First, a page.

Wow, that tapped into a lot of hurt yesterday. It sounds like so many of us are just tired of fighting through each day.
I'm sad that the post turned into a battle between people who would like accommodations for serious health issues and people who feel hurt by being asked to make those accommodations. I was thinking about it all last night, about how I am so willing to make accommodations now, when I wasn't so much a few years ago. I think one of the reasons is that my months of gluten intolerance* were so hard emotionally. I can remember just feeling like all the strength and will had been sucked out of me because I was afraid to eat anything I hadn't prepared from scratch myself. Friends would ask me to go places with them, with our kids, and I'd have to turn them down because I couldn't face going someplace and knowing there might not be anything safe I could eat. And all it was for me was intense stomach pain, nausea, dizziness, and hot flashes.
Thinking about kids being in that situation all day, of not feeling safe, of feeling like you could get sick at any moment from something you have no control over, breaks my heart. Even if it's not immediate danger of dying, it's still imprisoning to know you could develop hives, itching, difficulty breathing, wheezing, migraines, or any of the other symptoms.
Anyway, that is only part of it. I figured out that what makes me more willing to help other people is that I can finally ask for help for myself. For years, I really could not ask anyone for help. I spent years and years white-knuckling it through, feeling like I had to be the most competent, have it all together, be on top of everything. And that asking for help was something I couldn't do.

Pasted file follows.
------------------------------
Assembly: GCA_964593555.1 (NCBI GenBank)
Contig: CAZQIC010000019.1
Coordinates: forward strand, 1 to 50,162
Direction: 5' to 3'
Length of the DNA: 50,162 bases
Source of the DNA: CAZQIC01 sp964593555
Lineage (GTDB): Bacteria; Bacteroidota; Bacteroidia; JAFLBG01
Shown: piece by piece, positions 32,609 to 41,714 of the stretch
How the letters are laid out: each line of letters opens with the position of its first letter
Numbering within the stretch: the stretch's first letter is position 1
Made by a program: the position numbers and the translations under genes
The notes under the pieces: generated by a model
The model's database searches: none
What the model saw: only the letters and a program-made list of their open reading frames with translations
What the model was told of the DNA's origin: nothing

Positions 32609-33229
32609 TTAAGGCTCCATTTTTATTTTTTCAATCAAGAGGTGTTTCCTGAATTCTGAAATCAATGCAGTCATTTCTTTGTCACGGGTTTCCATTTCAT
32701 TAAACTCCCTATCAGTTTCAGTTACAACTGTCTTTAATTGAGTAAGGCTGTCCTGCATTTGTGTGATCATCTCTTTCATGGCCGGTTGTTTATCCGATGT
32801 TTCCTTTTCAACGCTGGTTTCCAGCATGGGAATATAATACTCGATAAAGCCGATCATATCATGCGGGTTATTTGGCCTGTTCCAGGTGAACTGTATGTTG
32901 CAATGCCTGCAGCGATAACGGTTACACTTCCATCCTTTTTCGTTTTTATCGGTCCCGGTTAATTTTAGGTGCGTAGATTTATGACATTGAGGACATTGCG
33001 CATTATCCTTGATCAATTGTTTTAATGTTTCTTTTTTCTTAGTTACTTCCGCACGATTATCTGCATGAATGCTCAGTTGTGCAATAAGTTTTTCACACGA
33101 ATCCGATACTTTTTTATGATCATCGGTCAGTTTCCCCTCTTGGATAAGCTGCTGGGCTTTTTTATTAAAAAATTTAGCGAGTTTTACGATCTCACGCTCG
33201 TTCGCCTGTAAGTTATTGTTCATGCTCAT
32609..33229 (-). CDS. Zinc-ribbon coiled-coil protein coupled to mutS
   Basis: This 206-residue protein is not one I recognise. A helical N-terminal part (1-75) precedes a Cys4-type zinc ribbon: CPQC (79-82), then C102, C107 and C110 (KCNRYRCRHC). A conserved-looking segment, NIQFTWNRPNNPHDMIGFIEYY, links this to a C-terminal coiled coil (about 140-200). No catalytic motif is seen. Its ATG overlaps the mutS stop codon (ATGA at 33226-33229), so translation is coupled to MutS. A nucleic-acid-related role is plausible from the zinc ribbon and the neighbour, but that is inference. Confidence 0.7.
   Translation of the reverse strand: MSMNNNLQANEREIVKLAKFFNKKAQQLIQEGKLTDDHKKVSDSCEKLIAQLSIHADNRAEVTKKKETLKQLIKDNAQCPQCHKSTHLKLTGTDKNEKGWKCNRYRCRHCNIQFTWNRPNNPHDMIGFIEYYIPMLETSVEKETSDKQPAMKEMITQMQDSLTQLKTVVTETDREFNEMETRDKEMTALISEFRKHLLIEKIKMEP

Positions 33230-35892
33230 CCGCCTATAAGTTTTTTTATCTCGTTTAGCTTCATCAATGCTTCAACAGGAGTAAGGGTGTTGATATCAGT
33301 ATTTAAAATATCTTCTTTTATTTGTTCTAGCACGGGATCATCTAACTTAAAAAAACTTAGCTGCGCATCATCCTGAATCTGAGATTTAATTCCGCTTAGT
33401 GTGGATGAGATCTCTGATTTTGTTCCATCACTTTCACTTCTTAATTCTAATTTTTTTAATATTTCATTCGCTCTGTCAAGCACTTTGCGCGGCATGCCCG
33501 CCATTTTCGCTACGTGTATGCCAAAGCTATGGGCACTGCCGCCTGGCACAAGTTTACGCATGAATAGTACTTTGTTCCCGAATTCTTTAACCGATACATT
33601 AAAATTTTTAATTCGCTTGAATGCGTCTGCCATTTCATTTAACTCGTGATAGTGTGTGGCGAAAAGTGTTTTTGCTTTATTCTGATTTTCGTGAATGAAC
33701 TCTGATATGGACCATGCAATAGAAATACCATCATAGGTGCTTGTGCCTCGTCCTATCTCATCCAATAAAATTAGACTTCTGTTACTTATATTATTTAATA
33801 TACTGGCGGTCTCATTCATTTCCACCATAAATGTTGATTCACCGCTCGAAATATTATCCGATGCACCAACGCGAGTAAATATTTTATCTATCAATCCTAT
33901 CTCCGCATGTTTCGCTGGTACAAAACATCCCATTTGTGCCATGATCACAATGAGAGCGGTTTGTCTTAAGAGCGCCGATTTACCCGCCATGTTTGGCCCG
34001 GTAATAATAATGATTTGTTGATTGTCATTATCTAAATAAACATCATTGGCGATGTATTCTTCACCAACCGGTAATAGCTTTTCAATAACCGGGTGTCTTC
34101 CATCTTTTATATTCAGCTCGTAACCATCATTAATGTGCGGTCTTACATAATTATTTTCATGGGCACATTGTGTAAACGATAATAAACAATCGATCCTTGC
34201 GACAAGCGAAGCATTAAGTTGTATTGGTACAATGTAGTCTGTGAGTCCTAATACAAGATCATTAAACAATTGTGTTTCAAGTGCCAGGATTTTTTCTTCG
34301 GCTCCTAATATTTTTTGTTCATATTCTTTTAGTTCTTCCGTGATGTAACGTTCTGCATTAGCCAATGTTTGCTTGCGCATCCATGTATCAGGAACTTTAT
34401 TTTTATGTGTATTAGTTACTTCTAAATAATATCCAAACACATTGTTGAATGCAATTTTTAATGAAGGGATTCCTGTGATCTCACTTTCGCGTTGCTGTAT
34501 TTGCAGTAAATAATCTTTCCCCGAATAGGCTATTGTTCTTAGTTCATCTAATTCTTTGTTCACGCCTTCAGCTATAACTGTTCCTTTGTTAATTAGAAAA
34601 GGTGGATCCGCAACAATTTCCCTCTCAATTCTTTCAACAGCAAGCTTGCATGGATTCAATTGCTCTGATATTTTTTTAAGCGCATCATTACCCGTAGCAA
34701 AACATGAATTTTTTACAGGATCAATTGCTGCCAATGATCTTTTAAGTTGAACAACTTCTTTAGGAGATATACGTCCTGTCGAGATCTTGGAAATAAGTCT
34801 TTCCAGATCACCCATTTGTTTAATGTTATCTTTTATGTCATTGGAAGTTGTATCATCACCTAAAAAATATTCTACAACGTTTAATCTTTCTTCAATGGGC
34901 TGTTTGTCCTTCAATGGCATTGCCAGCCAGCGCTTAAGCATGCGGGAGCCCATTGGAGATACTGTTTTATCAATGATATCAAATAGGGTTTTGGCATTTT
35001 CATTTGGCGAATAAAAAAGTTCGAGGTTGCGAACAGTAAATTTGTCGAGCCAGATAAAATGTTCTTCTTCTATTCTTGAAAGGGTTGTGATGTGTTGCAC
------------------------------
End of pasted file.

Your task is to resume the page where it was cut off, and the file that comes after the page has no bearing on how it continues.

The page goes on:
Honestly, of all the gifts divorce has given me, the ability--the need--to ask for help and accept it has been one of the best. And as I get deeper and deeper into being enmeshed with other people when I ask them for help and offer to help them, I've started to feel my false, painful boundaries disintegrating and my integrity of self increasing.
Someone commented on the evening routines post that she was lonely. Parenting is *such* a lonely proposition a great deal of the time. Reaching out and getting enmeshed helps, though. A lot.
It is my strong wish for all of us that this new year brings us the ability and desire to ask for and accept help from others.
* In summer and fall of 2006, my body was rebelling against my bad marriage and I developed a gluten intolerance (which may or may not be the correct term for it). Eating anything with even a tiny bit of gluten, even if I didn't realize it was there (soy sauce is hidden in a TON of foods!), would make me feel sick for hours. About a week after I told my then-husband that I needed to get out of the marriage I could eat wheat and gluten again with no symptoms. Taught me to pay attention to my body.